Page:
Hospital Dr News

Extra NHS funds required in next five years

The NHS needs additional resources of more than 1.5% a year in real terms over the next Parliament.

The health service cannot make enough efficiency savings to bridge its projected £30bn funding gap by 2021 if its funding remains flat over the next five years.

Far from being the conclusions of a pressure group, these are the views of the NHS leadership set out in a report NHS Five year Forward View.

It’s an unprecedented warning to politicians that radical action is needed for the NHS to survive the growing pressures.

The blueprint for the next government after May’s general election sets out what the service thinks should be done between 2015 and 2020 to improve the NHS.

Even if the NHS can continue to make annual productivity gains at nearly double its long term average, its budget will be £16bn short at the end of that period.

The NHS Forward View place significant emphasis on prevention, supported self-care, improved mental health services and keeping people out of hospital.

It details new models for how care could be provided in future to deliver this. These include:

– allowing GP practices to join forces into single organisations that provide a broader range of services including those traditionally provided in hospital;

– creating new organisations that provide both GP and hospital services together with mental health, community and social care;

– helping patients needing urgent care to get the right care, at the right times in the right place by creating urgent care networks that work seven days a week;

– sustaining local hospitals where this is the best solution clinically and is affordable and has the support of local commissioners;

– concentrating services into specialist centres where there is a strong relationship between numbers of patients and the quality of care;

– improving opportunities for women to give birth outside hospital by making it easier for groups of midwives to set up NHS-funded midwifery services;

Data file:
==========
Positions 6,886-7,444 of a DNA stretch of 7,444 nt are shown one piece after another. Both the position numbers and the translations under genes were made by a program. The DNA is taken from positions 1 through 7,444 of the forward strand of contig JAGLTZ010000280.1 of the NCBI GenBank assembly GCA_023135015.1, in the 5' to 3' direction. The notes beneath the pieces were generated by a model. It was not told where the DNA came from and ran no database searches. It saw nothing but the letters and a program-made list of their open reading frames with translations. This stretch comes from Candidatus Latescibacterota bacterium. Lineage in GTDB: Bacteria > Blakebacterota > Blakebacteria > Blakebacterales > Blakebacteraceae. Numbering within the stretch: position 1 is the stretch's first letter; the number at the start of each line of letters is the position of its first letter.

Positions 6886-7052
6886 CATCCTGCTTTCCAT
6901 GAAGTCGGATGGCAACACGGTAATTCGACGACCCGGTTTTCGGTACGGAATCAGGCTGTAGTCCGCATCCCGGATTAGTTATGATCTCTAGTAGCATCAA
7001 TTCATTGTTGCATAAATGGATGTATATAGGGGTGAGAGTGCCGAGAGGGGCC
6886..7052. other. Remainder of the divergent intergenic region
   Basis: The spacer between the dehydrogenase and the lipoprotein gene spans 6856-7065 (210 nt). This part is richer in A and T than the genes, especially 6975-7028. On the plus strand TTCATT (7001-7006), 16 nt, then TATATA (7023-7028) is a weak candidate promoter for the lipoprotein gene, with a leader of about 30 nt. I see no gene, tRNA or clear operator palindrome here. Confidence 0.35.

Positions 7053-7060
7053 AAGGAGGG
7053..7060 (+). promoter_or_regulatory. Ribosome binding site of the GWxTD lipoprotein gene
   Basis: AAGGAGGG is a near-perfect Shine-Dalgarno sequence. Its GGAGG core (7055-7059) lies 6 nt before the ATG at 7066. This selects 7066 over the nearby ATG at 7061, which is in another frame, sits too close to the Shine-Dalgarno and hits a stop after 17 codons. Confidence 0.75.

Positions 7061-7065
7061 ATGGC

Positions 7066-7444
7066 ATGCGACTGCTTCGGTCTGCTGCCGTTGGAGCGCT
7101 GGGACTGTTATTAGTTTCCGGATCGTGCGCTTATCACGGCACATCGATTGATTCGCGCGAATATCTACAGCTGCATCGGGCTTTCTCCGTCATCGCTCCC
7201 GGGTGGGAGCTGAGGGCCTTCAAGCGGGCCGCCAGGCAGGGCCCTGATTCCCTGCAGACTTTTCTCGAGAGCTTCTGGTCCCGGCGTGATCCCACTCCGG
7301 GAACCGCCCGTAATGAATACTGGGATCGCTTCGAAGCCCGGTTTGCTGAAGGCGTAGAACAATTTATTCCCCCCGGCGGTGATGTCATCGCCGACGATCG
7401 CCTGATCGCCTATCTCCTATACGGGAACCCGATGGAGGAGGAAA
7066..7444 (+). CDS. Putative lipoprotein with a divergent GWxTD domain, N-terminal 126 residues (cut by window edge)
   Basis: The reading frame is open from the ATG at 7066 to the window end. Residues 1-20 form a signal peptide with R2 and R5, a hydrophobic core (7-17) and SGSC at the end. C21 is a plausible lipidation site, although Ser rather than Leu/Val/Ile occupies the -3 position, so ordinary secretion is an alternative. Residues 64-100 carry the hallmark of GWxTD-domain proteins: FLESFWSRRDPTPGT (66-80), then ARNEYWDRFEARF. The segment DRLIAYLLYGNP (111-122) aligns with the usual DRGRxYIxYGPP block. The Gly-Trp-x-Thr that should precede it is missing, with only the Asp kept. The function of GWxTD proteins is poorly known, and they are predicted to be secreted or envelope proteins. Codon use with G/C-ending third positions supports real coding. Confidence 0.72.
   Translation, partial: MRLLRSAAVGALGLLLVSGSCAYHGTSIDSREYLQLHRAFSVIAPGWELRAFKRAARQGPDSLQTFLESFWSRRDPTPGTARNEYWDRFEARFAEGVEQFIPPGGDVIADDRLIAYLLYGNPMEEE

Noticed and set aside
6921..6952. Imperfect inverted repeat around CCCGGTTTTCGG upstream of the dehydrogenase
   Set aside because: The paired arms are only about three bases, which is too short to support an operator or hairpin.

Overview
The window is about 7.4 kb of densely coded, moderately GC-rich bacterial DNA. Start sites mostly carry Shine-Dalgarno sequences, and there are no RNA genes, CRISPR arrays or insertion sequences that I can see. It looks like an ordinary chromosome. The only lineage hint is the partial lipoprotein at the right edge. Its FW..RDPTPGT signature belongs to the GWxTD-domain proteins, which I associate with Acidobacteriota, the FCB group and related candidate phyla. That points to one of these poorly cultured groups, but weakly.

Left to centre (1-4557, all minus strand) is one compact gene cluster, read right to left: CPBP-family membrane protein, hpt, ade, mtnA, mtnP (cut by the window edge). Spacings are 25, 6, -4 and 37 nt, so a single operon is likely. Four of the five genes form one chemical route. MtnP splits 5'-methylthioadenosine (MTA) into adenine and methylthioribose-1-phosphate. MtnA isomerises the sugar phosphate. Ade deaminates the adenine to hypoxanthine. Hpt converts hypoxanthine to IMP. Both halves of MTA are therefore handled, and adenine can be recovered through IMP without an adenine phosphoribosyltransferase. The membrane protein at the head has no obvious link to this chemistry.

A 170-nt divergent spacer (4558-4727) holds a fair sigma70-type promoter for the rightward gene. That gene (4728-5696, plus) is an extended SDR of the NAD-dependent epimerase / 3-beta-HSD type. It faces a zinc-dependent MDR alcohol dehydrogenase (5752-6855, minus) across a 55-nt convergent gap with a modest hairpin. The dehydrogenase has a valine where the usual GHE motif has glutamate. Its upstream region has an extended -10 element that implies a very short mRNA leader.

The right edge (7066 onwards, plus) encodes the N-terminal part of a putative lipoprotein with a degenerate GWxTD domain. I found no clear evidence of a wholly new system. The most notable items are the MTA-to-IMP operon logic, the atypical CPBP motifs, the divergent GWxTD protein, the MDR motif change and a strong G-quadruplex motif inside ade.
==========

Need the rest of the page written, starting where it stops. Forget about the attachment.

– improving  quality of life and reduce hospital bed use by providing more health and rehabilitation services in care homes;

– finding new ways to support carers by identifying them more effectively and encouraging volunteering by, for example, offering council tax reductions for those who offer help and more programmes to help carers facing a crisis

It says the next government might have to find an additional “transition fund” on top of real terms growth to introduce new models of care.

Though it says some of the money needed to “pump prime” new care models could be raised by selling off surplus NHS land and property, and by encouraging foundation trusts to spend cash sitting on their balance sheets.

NHS England’s CEO said Simon Stevens said: “The NHS is now at a crossroads – as a country we need to decide which way to go.

“It is perfectly possible to improve and sustain the NHS over the next five years in a way that the public and patients want. But to secure the future that we know is possible, the NHS needs to change substantially, and we need the support of future governments and other partners to do so.”

The Five Year Forward View is a collaboration between six leading NHS groups including Monitor, Health Education England, the NHS Trust Development Authority, Public Health England, the Care Quality Commission and NHS England.

Read the full report.

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One Response to “Extra NHS funds required in next five years”

  1. Malcolm Morrison says:

    At last! The CEO is “telling it straight” to the politicians. THEY will be forced to address the age-old problem of how to deal with the FACT that “Demand exceeds supply”.

    Somehow, politicians OF ALL PARTIES will have to put aside their poltical dogma and address the real issues facing the NHS in the 21st century – which are very different from those facing the service at its inception in 1948! If they can’t do so, they will have to consider a ‘non-political body’ looking at the problems and their possible solutions – maybe a Royal Commission?

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